Yoan Pablo Hernandez was perhaps fortunate to retain his belt via 12-round unanimous decision over Troy Ross by scores of 114-113, 115-112 and 116-112 in Bamberg Germany. In a tactical yet thrilling battle, Ross (25-3, 16 KO) gave as good as he got, and the Canadian challenger nearly stopped Hernandez (27-1, 13 KO) in a wild fifth round.
Ross, a two-time Canadian Olympian and former winner of The Contender, was challenging for the IBF cruiserweight title for the second time, his first attempt having come against Steve Cunningham in a bout where Ross floored the then-champion, only to have the fight stopped in the fifth round when a Cunningham thumb opened up a nasty cut on Ross’ eye.
Against Hernandez, however, Ross will surely lament and contemplate what might have been. While the fight was not an outright robbery, Ross seemed to be the narrow winner despite being a massive underdog.
Hernandez, despite a massive height and reach advantage, was unable to keep the relentless Ross at bay for much of the fight, and the bout’s most telling aspect was that Ross consistently landed the more eye-catching and damaging punches.
Hernandez started well with good uppercuts and sweeping right hooks from his southpaw stance. Ross, who found a consistent home for his sledgehammer hooks, was content to counter and double his jab as he figured out a way to solve Hernandez’s reach and boxing skills.
The fight’s momentum ratcheted up as early as the second round, as both men ripped hooks from close range during heated exchanges. Hernandez started to find his range by going to Ross’ body, but the challenger responded well with counter hooks. This carried into the third round with massive exchanges on the ropes, and both men slipped to the canvas as they tried to load up on punches.
After a quiet fourth round, Ross asserted himself in the fifth. A massive overhand left obliterated Hernandez’s equilibrium, and Ross followed up by backing the Cuban champion up against the ropes to score a knockdown. Hernandez appeared on the verge of being stopped, and the referee did everything to help the hometown fighter by awkwardly breaking both fighters and consistently allowing Hernandez to turn his back to the action.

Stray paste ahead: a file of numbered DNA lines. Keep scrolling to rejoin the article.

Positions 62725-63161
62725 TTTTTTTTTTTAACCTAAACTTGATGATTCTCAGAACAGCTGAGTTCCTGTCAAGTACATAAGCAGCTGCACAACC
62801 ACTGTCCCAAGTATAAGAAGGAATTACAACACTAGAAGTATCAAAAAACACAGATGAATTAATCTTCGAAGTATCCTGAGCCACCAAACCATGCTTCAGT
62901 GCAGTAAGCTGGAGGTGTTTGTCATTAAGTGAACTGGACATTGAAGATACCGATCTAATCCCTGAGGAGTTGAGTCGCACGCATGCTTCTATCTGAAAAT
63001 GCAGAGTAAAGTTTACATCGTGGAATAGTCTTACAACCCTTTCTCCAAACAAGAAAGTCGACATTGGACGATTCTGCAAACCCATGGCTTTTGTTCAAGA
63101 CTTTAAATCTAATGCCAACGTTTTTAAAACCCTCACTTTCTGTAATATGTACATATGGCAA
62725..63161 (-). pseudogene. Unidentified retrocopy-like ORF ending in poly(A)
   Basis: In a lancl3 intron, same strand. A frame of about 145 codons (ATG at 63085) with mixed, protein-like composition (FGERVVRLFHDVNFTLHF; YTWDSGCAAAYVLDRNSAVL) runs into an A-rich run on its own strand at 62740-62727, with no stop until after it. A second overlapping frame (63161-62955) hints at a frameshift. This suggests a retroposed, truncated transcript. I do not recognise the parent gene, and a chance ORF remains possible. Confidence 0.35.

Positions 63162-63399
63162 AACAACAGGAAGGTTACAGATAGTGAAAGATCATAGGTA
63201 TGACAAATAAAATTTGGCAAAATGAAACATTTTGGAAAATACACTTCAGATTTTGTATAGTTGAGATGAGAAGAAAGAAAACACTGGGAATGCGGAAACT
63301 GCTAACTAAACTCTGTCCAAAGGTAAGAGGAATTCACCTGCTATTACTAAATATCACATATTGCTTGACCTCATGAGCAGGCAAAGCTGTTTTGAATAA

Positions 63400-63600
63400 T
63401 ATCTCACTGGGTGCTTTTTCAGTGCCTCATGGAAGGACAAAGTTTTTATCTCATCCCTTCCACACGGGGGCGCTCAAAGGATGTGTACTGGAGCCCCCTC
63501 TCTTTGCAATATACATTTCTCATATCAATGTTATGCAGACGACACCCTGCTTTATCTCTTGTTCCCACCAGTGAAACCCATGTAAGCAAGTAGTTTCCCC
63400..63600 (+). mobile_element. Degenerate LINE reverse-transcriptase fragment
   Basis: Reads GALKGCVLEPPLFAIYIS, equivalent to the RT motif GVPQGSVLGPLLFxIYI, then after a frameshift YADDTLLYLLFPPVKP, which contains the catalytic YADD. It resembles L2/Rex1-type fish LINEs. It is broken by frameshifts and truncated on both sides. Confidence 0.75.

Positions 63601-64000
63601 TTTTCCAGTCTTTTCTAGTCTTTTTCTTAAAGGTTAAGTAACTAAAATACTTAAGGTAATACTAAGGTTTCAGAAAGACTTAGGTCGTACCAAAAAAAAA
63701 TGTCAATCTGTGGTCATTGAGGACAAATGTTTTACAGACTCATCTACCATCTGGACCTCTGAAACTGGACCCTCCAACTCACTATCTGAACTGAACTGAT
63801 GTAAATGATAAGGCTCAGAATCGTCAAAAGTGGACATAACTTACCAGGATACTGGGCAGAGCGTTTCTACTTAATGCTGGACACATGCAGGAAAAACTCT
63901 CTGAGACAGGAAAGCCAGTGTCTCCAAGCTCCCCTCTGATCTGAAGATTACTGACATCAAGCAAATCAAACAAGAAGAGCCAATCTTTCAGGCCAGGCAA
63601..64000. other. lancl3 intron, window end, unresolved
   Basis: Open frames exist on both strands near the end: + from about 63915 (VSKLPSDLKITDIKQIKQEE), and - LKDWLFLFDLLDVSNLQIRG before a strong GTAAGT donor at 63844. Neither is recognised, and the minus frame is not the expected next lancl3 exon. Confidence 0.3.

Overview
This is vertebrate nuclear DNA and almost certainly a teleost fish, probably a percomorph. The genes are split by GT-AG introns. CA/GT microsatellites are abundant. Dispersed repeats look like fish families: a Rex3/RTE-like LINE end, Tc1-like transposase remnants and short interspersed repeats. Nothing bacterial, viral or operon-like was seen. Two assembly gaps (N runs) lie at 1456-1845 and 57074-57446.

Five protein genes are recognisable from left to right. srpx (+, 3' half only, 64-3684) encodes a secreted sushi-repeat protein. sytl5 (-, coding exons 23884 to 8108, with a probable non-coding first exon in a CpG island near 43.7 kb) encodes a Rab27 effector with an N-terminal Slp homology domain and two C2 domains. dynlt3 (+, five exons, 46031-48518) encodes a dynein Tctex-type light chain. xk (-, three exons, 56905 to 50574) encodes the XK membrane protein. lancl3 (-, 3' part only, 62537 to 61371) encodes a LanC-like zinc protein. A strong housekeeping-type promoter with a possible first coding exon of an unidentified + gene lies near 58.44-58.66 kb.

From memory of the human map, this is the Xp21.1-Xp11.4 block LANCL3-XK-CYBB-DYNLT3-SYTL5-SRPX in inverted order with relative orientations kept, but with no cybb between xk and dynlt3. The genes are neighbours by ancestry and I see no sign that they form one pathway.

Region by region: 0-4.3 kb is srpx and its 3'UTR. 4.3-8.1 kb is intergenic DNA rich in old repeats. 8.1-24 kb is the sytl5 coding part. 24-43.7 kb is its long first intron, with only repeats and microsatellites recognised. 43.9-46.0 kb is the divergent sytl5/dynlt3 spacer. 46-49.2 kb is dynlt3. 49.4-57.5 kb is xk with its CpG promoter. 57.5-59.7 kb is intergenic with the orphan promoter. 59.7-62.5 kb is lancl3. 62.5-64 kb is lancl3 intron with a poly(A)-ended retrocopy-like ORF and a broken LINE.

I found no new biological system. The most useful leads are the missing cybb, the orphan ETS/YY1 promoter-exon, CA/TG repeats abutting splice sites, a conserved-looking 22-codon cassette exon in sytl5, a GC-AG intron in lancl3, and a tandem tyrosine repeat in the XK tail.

To Hernandez’s credit, he did recover well, and he boxed smoothly in the sixth, though Ross landed the round’s most damaging punch with a massive right hand at the end of the stanza. Ross’ moment for a stoppage, however, had passed, and Hernandez showed classy boxing skills in clearly outfoxing Ross during Rounds 7 and 8.
Round 9 was absolutely wild, as both men were staggered multiple times and seemed on the verge of collapsing due to exhaustion. Ross was able to end the round by hurting Hernandez, but the champion had recorded his most damaging round of the fight. That said, Ross never seemed in as much danger as Hernandez was during the fifth.
The championship rounds were cagey and lacked the brawling excitement of Rounds 5 and 9, but Ross did some solid work and was even able to wobble Hernandez in the 12th. Hernandez appeared lethargic and had tremendous difficulty putting his punches together. Despite this, Ross was not able to thoroughly dominate, even though he should have clearly won the last two frames on all scorecards.
Despite the hype, Hernandez looked vulnerable, though much of that has to do with Ross’ under-appreciated quality. Had Hernandez fought this way against Marco Huck, he would have been stopped, and what makes the most sense now is for Hernandez to give Ross the rematch he deserves.
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